Friday, March 04, 2005

Aides to the Ex President 7: The Roof

I would have written this all early this week, had I not been stumped by trying to recall just exactly what sort of bullshit I'd laid on this poor girl. Perhaps when I'm feeling perverse and verbose, I'll go back and stick it in here, but for now, just the facts.

Jim and I sat back in that dark corner booth for the better part of two hours, sucking down Wild Turkey and whatever else they put in front of us; I kept trying to write, but my eyes refused to focus on the paper, and it was too dark to see what I was doing, anyway. But eventually, I guess, one of the two of us began to believe our own press--the matter of the dusty velvet rope was broached, our requirement of TOTAL COVERAGE, or at least a view of the West End, explained, and the manager summoned. Soon, unbelievably, Jim and I were ensconced on the roof of the place, at a glass topped table with a parasol sticking out of the middle of it. It was HOT, and we could never get the shade situation corrected, but nobody, especially the manager, batted an eye when I asked Jenna to start questioning her guests about whether any of them had attended the Lollapalooza show the night before. Soon, a trickle of people began to file up the stairs to sit at our table and be "interviewed."

I still can't believe, to this day, that we succeeded with this. All I can think was that there really was a sort of confluence of subcultural energy in Dallas that weekend, and the restaurant staff was hip to it, at least subconsciously.

And it had to have been subconsciously-if it was obvious, I can't help but think they're expect someone slightly more illustrious than a couple of wild eyed hopheads to come cover the event--but, as ridiculous as it seemed to me, everyone seemed to swallow our bullshit without batting an eye.

It was nearly sunset when I looked up and noticed a few things.

1) While we had the only table on the roof, few (if any) of the people I'd interviewed had gone back downstairs. The bar in this area was completely stripped of alcohol, and the entire thing was covered in a layer of fine Texas dust, so the only reason for these folks to be upstairs would be, well, us.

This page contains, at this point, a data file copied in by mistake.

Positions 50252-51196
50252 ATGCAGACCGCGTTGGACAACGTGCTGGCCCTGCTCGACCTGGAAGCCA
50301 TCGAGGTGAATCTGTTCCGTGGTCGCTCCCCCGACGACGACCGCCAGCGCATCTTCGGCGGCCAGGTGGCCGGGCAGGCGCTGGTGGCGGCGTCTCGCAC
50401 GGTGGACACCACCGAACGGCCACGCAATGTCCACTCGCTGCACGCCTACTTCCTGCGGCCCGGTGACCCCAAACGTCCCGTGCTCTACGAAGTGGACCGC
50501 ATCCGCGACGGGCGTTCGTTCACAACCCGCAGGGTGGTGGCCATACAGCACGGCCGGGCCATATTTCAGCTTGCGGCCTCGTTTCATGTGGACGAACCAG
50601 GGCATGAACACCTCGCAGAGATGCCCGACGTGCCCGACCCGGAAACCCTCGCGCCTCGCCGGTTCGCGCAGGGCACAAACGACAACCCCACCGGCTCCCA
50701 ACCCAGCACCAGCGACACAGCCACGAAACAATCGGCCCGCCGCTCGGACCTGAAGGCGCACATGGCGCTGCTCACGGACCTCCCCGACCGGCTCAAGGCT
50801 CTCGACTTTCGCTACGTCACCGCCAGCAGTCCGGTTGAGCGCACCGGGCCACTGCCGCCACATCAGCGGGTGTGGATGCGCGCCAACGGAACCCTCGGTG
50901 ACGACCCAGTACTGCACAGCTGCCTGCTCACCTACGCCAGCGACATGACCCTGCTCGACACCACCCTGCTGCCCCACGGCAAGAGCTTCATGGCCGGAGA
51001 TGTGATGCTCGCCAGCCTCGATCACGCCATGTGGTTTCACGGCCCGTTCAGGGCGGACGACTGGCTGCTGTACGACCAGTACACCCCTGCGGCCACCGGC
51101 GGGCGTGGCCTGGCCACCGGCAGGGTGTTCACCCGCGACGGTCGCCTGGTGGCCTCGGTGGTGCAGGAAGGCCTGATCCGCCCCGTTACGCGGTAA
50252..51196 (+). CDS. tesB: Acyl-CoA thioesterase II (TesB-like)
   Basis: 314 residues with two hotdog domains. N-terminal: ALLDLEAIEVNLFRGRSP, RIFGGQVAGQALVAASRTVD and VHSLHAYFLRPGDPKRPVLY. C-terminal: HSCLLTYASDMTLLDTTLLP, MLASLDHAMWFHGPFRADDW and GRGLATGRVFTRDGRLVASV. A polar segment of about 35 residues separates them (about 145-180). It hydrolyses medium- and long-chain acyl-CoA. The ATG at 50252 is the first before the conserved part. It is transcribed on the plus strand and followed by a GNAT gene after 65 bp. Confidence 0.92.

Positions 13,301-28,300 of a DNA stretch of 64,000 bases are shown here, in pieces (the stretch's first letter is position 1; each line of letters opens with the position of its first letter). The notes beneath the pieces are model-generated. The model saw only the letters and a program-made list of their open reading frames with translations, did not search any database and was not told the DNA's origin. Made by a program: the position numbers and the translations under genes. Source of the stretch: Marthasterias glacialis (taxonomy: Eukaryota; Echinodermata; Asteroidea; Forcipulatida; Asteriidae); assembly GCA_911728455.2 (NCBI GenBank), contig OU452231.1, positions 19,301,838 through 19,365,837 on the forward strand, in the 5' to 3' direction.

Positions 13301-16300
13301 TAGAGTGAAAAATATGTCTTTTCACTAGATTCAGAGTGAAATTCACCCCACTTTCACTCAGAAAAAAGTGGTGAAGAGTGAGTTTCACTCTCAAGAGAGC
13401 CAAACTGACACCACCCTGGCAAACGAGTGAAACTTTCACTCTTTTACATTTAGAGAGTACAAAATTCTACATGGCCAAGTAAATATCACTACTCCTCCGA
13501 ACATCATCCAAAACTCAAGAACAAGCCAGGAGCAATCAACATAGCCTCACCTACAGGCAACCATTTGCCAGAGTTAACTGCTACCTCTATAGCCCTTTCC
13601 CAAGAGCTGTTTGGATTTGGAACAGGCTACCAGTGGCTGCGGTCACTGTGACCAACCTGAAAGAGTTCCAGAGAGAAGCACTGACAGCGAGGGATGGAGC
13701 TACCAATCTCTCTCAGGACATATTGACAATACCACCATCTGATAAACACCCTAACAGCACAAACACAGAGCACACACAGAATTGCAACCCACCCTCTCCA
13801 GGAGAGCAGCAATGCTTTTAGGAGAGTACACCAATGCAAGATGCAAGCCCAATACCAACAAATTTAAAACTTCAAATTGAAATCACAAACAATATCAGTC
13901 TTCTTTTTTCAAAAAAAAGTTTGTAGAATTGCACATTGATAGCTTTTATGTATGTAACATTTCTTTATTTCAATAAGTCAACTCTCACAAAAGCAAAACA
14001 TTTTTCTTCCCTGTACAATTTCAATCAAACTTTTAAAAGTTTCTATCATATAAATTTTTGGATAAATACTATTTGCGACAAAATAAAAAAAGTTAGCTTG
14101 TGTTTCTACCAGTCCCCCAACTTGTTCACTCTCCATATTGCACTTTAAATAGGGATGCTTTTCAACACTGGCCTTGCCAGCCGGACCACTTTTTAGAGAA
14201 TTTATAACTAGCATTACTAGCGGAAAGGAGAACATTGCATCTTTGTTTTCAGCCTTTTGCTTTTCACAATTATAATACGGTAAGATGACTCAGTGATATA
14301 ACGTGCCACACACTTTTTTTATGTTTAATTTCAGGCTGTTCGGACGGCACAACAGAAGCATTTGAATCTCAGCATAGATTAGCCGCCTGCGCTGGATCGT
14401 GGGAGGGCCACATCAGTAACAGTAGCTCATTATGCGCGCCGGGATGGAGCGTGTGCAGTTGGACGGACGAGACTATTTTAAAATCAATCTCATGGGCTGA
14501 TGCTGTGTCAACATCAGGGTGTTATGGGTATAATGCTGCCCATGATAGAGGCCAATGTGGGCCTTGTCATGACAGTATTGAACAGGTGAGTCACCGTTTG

2) For some reason our Turkey and Cokes had been replaced with gin and tonics, which suited me fine because the day was rather hot. The parasol, the crowd below, and the general heat combined with my greatly stretched brain at this point, and something odd happened.

It's kind of hard to explain, but veteran psychonauts will probably back me up on this. Your mind sort of...splits in two, I guess. Your conscious mind knows and acts like you're in exactly the same reality that everyone else is in, albeit one that is substantially funnier and prone to breathe/melt/turn irridescent. Your subconscious mind, however, begins to make pretty erroneous assumptions about what's going on.

In this case, I knew I was wearing a black Jane's Addiction tshirt, khaki shorts, and ratty tennis shoes. However, when I wasn't looking at what I was wearing, and especially when I took a sip of my frosty beverage, my subconscious mind would dress me in a sort of white linen planter's suit--and instead of downtown Dallas, I was somewhere near the coast, in Mexico or Algiers. The post of the parasol would morph into a palm tree trunk, and the haze that shrouds downtown became, peripherally at least, a sandstorm. While this was infinitely cooler than being broke in Dallas and responsible for a rapidly growing bar tab, it was rather disconcerting. Even MORE disconcerting was

3) Jim was nowhere to be found. However, there was a commotion on the staircase, and the manager, by the door, was dividing his attention between staring at me and scanning the feet of the crowd, especially in the area of the still abandoned bar. I began to fret.


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